When we first read the story of the Kauffman Family and their autism-affected boy, we immediately knew that the principles behind their approach and behind their success were universal. And they can still be effectively used with autistic as well as healthy children.
Observe and Follow
What did the Kauffmans do to help their autistic child? The principle was very simple: they Observed their boy and Followed him in whatever he did. It may seem too simple and for many too good to be true, but in fact that’s all you ever need or can do for your own child.
So, first of all you need to learn about their world, and you do it by spending as much quality time as you possibly can with your child. Yes, this means a complete dedication as you need to be focused on your child and nothing else. When you observe your child, you look at everything they do to understand their patterns, preferences and ways of self-expression. This will help you understand their complexity as individuals with their unique ways of being. You have to be genuinely passionate about getting to know your child but at the same time you do not interfere with their inner world.
Gain Trust and Build Bridges
You want them to trust you, to build relationships, and make them feel that you fully accept the way they are. Sooner or later they will start showing you their own world and the way they see it, and gradually they will start to invite you into it. They will do this the way they feel it, and when it’s best time for it. The only thing you can do is to follow, even if it means spinning plates or riding wooden trains back and forth for hours, days and months.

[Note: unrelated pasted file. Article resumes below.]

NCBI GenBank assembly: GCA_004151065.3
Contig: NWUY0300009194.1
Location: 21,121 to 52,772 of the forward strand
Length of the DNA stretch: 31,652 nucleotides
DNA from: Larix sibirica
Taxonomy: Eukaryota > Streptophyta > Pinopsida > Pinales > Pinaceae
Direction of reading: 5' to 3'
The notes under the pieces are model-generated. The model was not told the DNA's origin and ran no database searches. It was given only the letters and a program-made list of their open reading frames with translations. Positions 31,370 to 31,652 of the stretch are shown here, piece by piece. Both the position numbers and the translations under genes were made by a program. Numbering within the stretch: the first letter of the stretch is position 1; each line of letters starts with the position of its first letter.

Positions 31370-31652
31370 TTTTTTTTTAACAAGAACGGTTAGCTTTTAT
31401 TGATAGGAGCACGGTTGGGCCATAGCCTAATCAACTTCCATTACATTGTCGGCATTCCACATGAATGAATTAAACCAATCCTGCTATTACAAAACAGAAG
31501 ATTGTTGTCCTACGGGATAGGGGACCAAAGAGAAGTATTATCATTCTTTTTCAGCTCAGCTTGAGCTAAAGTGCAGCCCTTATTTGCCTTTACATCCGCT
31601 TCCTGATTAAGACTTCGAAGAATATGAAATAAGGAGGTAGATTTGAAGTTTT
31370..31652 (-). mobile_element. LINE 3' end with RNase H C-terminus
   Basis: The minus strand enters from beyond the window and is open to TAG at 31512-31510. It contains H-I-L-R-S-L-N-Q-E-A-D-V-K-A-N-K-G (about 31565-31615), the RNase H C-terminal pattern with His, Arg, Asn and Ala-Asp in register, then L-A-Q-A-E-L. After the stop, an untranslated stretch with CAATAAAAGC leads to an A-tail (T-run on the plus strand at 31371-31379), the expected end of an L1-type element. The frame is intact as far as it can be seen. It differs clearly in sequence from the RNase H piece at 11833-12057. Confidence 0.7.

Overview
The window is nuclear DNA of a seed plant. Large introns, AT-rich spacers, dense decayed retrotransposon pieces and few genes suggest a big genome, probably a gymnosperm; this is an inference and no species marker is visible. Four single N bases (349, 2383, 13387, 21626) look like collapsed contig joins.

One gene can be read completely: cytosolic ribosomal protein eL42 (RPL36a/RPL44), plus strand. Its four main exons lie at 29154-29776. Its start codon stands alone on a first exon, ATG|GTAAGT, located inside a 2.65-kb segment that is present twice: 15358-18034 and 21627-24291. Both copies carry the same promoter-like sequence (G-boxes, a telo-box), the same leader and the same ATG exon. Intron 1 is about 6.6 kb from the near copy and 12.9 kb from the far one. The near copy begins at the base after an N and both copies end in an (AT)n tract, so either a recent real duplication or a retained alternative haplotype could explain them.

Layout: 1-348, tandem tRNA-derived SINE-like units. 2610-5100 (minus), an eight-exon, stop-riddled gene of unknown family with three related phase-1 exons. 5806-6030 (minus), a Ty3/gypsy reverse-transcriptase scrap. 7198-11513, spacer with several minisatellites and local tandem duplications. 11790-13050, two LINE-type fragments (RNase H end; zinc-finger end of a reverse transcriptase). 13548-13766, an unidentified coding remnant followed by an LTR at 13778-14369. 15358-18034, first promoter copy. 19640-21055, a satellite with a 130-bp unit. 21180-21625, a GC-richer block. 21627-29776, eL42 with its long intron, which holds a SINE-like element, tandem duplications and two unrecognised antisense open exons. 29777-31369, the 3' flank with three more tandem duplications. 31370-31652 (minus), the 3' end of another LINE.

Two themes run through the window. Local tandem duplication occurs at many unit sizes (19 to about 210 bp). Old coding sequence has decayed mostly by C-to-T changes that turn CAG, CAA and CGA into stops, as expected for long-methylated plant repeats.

Once you’ve established trust you can start building bridges between your everyday life and their hideaway. This means that you can start showing your child bits and pieces of the world around you. If you do this really gently and gradually, they will start noticing your world and find it interesting and safe enough to cross the bridge and join you in experiencing it together.
To effectively support your children with toys or other resources see “Best Interactive Toys and Games for Children with Autism” (external link).